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Cape Town – Like death and taxes, there will be no opting out clause for national health insurance (NHI). But Minister of Health Aaron Motsoaledi’s presentation of the revised White Paper on the NHI leaves many questions about the future of medical schemes unanswered.

The NHI’s avowed purpose has always been to lay the foundation for universal health coverage for all South Africans, regardless of their ability to pay for medical services. Funding for the NHI should be based on a system of social solidarity, its proponents have been quoted as saying several times.

It is to be a single-payer and single-purchaser fund, in which funds will be pooled and personal health services purchased on behalf of the entire population.

So where would this pooling of funds leave the average medical scheme member, with regards to getting medical cover?

Motsoaledi has constantly pointed out the gross inequality of access to healthcare that exists in South Africa, with half of the doctors in the country serving the roughly 16% of the population who are medical scheme members, or who can afford to pay for medical services themselves.

As far as specialist healthcare goes, 80% of specialists are to be found in the private sector and only 20% in the public sector.

While nobody can defend these inequalities of access, there have been major issues of concern among economists and healthcare professionals with regards to the following:

• The quality of service currently provided by the state hospitals;

• The high, profit-driven costs of private hospitals and private doctors,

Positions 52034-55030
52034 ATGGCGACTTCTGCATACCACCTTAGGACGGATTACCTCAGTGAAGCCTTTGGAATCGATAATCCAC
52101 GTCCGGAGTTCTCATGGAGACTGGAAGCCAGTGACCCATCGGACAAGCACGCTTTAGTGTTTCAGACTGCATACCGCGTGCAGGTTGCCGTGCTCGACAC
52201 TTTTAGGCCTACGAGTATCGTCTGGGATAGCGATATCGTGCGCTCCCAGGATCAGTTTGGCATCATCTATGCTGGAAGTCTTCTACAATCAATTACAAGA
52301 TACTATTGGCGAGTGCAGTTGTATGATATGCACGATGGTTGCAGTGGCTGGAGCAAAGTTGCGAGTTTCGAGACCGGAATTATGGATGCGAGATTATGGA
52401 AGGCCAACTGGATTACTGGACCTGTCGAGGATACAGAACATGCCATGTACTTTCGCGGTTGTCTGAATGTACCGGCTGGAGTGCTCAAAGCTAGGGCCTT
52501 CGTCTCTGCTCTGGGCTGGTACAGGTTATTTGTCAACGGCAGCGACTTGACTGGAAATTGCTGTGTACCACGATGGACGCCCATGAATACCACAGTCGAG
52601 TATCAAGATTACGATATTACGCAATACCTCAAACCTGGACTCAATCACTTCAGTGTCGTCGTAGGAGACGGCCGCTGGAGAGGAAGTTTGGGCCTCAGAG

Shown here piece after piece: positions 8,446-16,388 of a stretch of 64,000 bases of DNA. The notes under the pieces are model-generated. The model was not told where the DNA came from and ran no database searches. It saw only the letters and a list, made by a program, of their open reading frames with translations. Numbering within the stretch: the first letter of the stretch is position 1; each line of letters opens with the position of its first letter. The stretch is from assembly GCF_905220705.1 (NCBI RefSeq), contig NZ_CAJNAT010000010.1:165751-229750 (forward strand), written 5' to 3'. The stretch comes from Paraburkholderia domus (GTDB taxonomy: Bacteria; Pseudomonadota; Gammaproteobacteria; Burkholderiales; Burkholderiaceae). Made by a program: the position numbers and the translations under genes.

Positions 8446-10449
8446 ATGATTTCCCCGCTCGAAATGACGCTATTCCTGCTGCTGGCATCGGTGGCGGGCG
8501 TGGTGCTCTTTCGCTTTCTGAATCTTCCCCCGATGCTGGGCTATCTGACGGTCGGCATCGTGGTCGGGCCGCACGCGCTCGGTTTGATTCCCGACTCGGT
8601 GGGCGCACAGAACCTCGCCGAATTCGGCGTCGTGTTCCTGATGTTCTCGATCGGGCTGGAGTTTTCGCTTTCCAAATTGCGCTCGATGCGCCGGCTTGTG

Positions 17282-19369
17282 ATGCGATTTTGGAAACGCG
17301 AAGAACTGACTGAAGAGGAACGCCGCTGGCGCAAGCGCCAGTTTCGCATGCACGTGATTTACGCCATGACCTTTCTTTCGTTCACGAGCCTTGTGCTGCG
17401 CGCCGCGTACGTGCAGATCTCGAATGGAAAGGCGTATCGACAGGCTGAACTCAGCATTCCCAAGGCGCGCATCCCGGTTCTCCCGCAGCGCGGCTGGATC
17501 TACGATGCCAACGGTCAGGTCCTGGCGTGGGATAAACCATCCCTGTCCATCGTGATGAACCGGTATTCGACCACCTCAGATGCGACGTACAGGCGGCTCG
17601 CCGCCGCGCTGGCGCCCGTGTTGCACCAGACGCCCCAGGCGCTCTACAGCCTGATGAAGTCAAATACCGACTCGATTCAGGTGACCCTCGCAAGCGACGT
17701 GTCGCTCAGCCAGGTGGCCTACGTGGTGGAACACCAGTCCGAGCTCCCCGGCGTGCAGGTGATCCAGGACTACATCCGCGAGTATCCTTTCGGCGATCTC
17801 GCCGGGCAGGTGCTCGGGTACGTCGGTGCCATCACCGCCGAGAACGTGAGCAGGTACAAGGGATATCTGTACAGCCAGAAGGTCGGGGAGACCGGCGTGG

• High, ever-increasing costs of medical scheme membership;

• The funding of the NHI in an already embattled economy; and

• The future of medical schemes and the private health system under the NHI.

Many of these issues have been addressed in the White Paper, such as including suggestions of a payroll tax and a 2% surcharge on taxable income to fund the NHI.

But many questions about the future of medical schemes remain unanswered, and details of the exact role and format of medical schemes under the NHI are yet to be negotiated and decided. The information we currently have is, at best, an indication of future possibilities for the schemes.

While many scheme members express reservations about using state services, increasing member contributions and high co-payments for private medical care are concerns shared by the majority of medical scheme members and Motsoaledi.

But will medical scheme members have to pay twice?

Increasingly, medical scheme members are starting to wonder whether they will have to pay twice – once for the NHI and once for their private medical schemes.

A quick roundup of the facts:

 All South African citizens will have to belong to the NHI – there will no choice to opt out.

• The aim is to provide the same healthcare for everyone, irrespective of their ability to pay for it.

• Funding for the NHI will be through payroll taxes (1% to 2 %), a surcharge on taxable income (1.5% to 4%) and a possible increase in VAT (1% to 1.5%), although the VAT hike seems unlikely.

• The targeted date for implementation of the NHI is 2025.

• Negotiations will be started to reduce the number of options available on medical schemes.

• Governmental medical schemes will all be consolidated into the Government Employees’ Medical Scheme (GEMS).

• Tax rebates on medical expenses and medical scheme contributions for individuals will be minimised and the funds redirected for immediate healthcare programmes, such as prenatal care programmes and school healthcare.